Thursday, February 13, 2014

I'll see you in the sewer

A couple of news items this week reminded us of a story concerning a rat infestation in Hanoi during the 19thC time of French colonial rule.

To combat the rat problem the French authorities swiftly acted with an incentive for Hanoi citizens.

For every dead rat delivered to the appointed rat repository, the good citizen would receive a reward.

Of course it was not long until the residents began specifically breeding their own rat colonies for the exact purpose of cashing in.

Now, against my advice, a former client was determined to launch a Facebook page - the nature of their business meant that other tactics were likely to bear much more fruit - however they were adamant so we decided to do our best for them.

Initially the page gained a small group of fans, mostly friends and family of employees and some partners etc.

Upon running a recruitment ad campaign we gained several thousand new fans over a period of a week or so.

What seemed astonishing was the the apparent popularity of this Australian industrial manufacturing firm in places like Indonesia and the Phillipines.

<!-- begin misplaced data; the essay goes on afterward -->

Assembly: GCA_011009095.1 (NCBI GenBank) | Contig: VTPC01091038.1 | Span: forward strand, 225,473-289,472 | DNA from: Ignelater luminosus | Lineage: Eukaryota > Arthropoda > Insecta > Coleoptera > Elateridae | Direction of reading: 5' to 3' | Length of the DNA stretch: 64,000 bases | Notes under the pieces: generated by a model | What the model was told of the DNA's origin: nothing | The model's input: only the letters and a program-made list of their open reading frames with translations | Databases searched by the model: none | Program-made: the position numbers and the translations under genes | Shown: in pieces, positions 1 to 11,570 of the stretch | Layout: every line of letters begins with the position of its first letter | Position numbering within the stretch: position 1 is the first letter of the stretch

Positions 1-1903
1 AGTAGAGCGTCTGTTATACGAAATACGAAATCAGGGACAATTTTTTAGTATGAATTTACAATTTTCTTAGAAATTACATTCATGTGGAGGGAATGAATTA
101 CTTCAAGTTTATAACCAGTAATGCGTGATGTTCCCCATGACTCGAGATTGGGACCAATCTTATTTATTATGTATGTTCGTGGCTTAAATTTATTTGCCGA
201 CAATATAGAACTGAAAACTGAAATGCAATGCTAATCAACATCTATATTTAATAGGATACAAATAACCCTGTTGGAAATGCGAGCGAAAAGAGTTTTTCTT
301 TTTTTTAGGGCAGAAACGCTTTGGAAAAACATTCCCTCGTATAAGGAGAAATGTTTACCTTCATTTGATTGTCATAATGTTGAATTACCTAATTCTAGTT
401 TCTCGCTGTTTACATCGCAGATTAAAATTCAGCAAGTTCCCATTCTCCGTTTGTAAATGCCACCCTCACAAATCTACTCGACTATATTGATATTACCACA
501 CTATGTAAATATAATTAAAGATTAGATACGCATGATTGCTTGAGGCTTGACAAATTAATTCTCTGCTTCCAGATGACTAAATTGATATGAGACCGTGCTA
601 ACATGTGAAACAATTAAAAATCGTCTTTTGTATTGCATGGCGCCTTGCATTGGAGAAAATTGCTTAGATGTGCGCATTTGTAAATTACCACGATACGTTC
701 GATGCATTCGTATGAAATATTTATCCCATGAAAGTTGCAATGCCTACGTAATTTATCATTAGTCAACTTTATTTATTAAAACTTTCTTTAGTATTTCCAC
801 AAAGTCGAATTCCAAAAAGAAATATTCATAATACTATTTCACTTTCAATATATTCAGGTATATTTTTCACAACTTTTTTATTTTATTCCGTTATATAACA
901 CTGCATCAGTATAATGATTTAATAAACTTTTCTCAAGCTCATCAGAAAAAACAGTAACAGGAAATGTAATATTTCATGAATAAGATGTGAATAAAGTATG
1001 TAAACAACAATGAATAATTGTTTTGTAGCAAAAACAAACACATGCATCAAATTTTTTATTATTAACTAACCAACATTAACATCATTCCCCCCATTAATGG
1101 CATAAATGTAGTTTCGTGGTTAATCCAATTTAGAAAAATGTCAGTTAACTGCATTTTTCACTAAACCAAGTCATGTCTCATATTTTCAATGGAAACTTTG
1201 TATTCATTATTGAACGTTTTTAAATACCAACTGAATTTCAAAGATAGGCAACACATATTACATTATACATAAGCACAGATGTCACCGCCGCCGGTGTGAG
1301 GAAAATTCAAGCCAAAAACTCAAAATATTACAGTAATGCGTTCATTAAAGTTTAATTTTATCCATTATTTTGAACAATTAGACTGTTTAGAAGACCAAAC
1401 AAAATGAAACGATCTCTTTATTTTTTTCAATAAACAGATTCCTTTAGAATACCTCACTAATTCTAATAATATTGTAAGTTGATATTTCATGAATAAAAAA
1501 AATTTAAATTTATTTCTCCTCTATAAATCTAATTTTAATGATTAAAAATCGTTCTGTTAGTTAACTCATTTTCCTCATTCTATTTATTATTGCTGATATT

Particularly because their products and services were not even distributed in those regions.

Clearly something was not quite right.

On realising what was going on, I next suggested to the client that if we adjust our strategy and make our objective to simply appear to be popular then perhaps it would be cheaper and less effort to simply buy a ton of fake likes from some dodgy vendor or other and leave it at that.

In this way we use the page as a simple peripheral 'popularity' point, invest no further effort other than the odd post now and the,n and focus our limited marketing dollars on the tactics that might actually deliver leads and sales.

This idea was met with horror.

How inauthentic.

In this clip by Veritasium the science video blog, who went slightly off topic temporarily, but give a nice simple explanation of the mechanics of this Facebook 'likes' click-farm phenomenon, and implicating Facebook themselevs somewhat.

While, of course, we have probably all known this to be true for some time its interesting to see specific data.

On a similar note, Warc reports that Vivek Shah, the in-coming chair of the Interactive Advertising Bureau, told delegates at the organisation's annual conference, being held in Palm Springs, California that 'online traffic fraud has reached crisis proportions'.

He quoted figures from comScore research that suggest something in the region of 36% of online traffic is now generated by machines ie bots, not by humans. Ouch.

People say you shouldn't stay down here too long,
Lose your sense of light and dark,
Lose your sense of smell,
I'll see you in the sewer, the sewer, the sewer...

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